Dear Constant Reader,
It’s starting to cool off a bit, but we had some terribly muggy days this summer. I recommend this delightful Victorian ice recipe to counteract such misery. It’s made with (no surprise from the name) water rather than a cream base. I think it’s more refreshing than ice cream on a really hot & humid day.
From The Book of Ices by Agnes Marshall (1885):
Peach Ice Water
Peel 6 good peaches, and crack the stones, and remove the kernels, which must be pounded; put in a stewpan with 1 pint of water, 4 ounces of sugar, and juice of 1 lemon, cook the fruit for 15 minutes, then tammy, and add a wineglassful of noyeau and 1 glass of orange flower water, a little carmine. Freeze.
I assumed that Victorian peaches were smaller than modern ones and halved the amount. This turned out to make the right amount for my ice cream freezer, so hurrah for me. It was a bit of a challenge to acquire peaches in the first place as the crop in the northeast this year suffered badly from our weird winter and the farmers’ markets have been lacking.
The ground peach kernels are used to give the ice an almond flavor. Rather than playing games with cyanide (this small an amount is probably safe, but still…), I used a splash of almond extract instead.
I know the picture shows a fake plastic lemon, but that’s because I took it after the fact and I had used my stock of fresh lemons. Someday I’ll remember to take the ingredient picture first.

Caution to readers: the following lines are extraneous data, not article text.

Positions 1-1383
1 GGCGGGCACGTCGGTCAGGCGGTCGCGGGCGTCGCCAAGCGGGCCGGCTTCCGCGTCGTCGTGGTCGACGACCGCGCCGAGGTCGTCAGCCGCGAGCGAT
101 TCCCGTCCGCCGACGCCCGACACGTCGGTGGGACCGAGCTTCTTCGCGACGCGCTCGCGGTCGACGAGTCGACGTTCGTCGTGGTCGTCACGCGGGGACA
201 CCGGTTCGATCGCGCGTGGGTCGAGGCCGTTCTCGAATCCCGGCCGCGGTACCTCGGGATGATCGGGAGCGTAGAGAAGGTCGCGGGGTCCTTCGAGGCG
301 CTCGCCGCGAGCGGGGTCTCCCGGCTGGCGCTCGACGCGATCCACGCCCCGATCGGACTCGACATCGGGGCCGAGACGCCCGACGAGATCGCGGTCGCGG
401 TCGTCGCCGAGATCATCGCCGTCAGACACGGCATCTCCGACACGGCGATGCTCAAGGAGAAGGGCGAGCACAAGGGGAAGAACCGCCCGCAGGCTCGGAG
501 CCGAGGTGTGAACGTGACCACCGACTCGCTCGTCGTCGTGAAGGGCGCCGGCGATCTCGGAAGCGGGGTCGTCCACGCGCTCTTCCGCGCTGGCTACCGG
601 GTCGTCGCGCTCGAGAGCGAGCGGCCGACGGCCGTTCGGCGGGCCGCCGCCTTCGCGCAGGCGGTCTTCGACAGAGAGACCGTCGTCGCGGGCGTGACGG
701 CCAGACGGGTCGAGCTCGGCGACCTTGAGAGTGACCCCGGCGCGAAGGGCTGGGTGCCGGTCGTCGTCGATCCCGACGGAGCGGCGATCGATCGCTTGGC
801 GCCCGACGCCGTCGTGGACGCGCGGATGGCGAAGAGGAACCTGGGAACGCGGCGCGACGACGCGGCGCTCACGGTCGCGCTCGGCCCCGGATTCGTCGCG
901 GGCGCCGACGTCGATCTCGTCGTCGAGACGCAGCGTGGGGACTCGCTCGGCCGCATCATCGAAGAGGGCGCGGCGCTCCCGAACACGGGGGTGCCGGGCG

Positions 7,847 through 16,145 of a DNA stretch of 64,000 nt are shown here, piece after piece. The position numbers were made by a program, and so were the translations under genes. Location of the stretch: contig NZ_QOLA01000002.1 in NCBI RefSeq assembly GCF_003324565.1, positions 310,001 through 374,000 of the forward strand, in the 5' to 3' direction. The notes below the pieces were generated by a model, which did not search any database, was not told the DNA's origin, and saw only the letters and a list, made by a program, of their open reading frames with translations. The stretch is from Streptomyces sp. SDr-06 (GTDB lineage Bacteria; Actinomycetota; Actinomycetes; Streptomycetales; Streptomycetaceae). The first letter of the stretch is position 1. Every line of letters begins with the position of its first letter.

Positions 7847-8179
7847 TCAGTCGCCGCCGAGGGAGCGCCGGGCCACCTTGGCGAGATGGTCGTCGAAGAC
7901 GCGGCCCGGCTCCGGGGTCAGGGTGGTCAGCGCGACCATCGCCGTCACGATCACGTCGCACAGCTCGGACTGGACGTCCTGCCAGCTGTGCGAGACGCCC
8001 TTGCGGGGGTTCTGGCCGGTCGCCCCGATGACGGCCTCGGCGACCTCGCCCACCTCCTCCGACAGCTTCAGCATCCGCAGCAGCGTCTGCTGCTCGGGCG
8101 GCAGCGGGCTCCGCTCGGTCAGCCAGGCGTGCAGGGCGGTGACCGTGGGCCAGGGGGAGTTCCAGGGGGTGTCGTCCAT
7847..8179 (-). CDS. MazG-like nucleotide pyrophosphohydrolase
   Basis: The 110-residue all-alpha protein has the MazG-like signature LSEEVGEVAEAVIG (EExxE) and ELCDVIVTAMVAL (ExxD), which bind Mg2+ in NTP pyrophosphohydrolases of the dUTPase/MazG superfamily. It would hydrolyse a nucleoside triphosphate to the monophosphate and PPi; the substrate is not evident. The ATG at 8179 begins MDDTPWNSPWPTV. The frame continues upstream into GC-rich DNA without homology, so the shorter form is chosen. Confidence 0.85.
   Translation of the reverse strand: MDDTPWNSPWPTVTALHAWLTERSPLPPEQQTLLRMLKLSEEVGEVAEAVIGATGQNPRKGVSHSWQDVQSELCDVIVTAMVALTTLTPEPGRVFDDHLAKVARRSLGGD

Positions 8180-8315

A tammy is a fine hair sieve that you would rub the cooked peaches through. Because I don’t have servants, I used an immersion blender and resigned myself to a less than perfectly silky smooth puree.
My research showed that a Victorian wineglass measure was about 2 fluid ounces. Noyeau is a almond-flavored liqueur; I used amaretto. Orange flower water, like its cousin rose water, is very potent. I recommend using very little.
Carmine is a red food coloring made from cochineal, an insect. I actually have some cochineal in its raw form, but that seemed excessively authentic. I considered adding a little red food coloring, but I was out (blue and green coloring, yes, but no red or yellow. Why?). Besides, the puree had a lovely peachy color in its natural state.
If you don’t have an ice cream freezer, there are ways to fake one. Or you can treat this like a granita and freeze for a couple of hours in a shallow pan, stirring every half hour to break up the ice crystals.
Peach Ice Water
1 lb. peaches
2 cups water
1/2 heaping cup sugar
Juice of 1 lemon
1/2 teaspoon almond extract
1/4 cup amaretto
1 teaspoon orange flower water
A few drops of red food coloring (optional)
To peel the peaches, dunk them into boiling water for a few seconds and then into ice water. The skins will come right off. Halve the peaches and take out the pits.
Cook the peaches with the water, sugar, and lemon juice for 15 minutes. Remove from the heat and puree.
Add almond extract, amaretto, and orange flower water. Let cool completely.
Pour into ice cream freezer and follow the instructions.